Friday, 29 January 2010

Let something grow

A markedly nonnarcissistic attitude toward offspring informs the remarks of an 85-year-old frined of mine who reared 12 children during the Depression, all of whom have turned out well despite borderline poverty and some painful losses:
“Every time I’d get pregnant, I’d cry. I’d wonder where the money would come from, how I was going to nurse this child and take care of everything else. But around the fourth month I’d begin to feel life, and I’d get all excited, thinking, ‘I can’t wait till you come out and I find out who you are!’
From the book Psychoanalytical diagnosis, by Nancy McWilliams.

What McWilliams describes here is a mother that didn't let her expectations and preconceptions force themselves unto her children, but instead kept an open-minded and attentative attitude. I think you'll agree with me that the word "curiousity" sums up this mother's stance towards her growing children.

I believe this has relevance for psychotherapy in general.

Klaus Grawe has written a
tome of a book called Psychological Therapy, in which he has this to say: One of the most basic things in psychotherapy is that a psychotherapist needs to convey hope, trustworthiness and a sense of empathy and interest in the client, through verbal and non-verbal communication. (i e, looking interested)

After years and years of providing psychotherapy, how do you maintain that interest? How do you avoid growing jaded? How do you avoid reaching the point where you think to yourself "It's just another narcissist, I already know what this client needs" and start filling the client with your own ideas rather than seeing hir for who sie is?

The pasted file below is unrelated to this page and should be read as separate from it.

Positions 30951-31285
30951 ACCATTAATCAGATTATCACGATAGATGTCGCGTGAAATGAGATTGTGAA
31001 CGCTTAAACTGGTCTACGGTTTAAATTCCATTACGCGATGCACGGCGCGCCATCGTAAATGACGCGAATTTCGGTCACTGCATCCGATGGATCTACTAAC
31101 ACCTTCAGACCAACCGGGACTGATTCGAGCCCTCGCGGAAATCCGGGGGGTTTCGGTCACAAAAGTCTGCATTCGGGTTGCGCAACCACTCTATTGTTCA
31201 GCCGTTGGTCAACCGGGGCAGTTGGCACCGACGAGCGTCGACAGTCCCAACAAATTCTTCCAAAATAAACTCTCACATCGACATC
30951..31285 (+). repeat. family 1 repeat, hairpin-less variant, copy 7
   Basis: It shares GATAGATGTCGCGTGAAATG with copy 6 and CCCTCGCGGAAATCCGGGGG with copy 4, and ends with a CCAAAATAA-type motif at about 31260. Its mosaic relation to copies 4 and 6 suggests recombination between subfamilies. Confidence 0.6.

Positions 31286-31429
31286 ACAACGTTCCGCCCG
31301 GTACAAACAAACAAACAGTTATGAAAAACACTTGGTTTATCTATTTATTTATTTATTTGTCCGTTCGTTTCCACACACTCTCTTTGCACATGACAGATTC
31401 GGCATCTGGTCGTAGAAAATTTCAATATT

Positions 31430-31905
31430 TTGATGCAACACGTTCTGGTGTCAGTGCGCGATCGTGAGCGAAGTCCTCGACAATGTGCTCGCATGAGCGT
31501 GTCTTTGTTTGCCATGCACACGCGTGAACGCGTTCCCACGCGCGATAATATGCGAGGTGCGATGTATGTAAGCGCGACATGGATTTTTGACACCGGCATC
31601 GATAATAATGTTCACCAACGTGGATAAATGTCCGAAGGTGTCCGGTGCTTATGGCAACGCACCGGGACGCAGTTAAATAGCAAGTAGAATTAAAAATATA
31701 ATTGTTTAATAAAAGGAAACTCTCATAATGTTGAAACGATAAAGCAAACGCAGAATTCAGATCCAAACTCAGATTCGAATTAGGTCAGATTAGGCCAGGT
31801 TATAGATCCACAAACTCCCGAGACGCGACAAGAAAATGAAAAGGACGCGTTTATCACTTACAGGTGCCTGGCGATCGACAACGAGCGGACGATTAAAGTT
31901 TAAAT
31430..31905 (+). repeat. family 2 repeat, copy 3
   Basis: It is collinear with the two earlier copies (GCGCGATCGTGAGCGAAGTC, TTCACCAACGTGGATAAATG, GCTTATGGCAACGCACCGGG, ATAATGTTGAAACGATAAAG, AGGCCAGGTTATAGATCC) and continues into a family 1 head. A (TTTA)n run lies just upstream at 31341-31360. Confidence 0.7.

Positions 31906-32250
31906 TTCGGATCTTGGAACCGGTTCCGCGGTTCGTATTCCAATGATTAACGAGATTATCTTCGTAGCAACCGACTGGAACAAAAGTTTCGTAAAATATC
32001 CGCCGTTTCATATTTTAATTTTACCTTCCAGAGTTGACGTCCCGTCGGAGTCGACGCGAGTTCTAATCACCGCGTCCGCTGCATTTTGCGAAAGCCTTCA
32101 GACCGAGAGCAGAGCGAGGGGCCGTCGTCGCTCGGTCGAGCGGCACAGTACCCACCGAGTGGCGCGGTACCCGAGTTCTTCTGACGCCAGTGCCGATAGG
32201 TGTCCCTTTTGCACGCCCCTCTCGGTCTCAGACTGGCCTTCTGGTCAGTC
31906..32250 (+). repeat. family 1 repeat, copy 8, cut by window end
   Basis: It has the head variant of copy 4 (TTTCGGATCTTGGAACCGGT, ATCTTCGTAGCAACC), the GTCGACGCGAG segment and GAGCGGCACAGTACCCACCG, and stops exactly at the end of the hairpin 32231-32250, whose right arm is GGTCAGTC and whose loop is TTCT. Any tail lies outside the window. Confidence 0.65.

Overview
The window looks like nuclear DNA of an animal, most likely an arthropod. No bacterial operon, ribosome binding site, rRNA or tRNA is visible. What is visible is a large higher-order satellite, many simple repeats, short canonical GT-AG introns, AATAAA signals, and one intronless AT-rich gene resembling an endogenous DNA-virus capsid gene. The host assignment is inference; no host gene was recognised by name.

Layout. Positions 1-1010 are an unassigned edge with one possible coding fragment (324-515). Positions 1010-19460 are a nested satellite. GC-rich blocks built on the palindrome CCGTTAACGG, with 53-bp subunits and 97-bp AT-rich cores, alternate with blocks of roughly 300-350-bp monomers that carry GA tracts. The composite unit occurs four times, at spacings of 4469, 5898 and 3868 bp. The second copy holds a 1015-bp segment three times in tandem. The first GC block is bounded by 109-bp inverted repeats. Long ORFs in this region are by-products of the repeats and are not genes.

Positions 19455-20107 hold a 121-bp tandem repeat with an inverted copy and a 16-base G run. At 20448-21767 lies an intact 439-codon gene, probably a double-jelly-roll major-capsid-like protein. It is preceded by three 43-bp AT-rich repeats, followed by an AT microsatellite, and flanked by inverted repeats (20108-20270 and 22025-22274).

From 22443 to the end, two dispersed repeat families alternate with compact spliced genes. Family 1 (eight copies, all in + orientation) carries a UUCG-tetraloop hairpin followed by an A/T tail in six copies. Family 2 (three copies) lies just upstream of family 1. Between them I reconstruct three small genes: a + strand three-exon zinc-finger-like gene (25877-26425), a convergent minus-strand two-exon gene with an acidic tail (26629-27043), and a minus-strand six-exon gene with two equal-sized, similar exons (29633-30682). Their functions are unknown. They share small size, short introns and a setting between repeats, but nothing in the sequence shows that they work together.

I think the sense of curiosity is key f
or maintaining this sense of interest. Ask yourself Whatever new things will this client teach me? and you will also stay curious and attentative, and actually pick up on the unique secrets of this human being. I guess. As an undergraduate, I'm not really in a position of advicing jaded psychotherapists on how to handle their great mass of experience... Hell, maybe I am in just that position, on virtue of having no experience in providing real therapy. I can tell you this though: The number one complaint I hear about psychology is "It's just about trying to classify people into categories"
So hey, let's roll with it, see what comes out of it. Now check out this guy, Carl Rogers, one of the founders of humanistic therapy I mentioned in my last post. The very first thing he says when he comes into play (at 3:05) is:

From my own years of therapeutic experience, I have come to feel that if I can create the proper climate, the proper relationship, the proper conditions, a process of therapeutic movement will almost inevitably occur in my client.
Which sums up a big part of humanistic therapy pretty good, actually. It's an idea that thoughts and awareness will grow and develop if you give them the room for it, the trust, the careful encouragement. (You can see Rogers in action in part 2 and forwards, mm-hm!)

Everything needs room to grow.

Now, this subject is
huge. I could go on about expectations, the connection of curiosity and playfulness, or taoism... but actually, I think this is a good time to introduce improvisation theatre.

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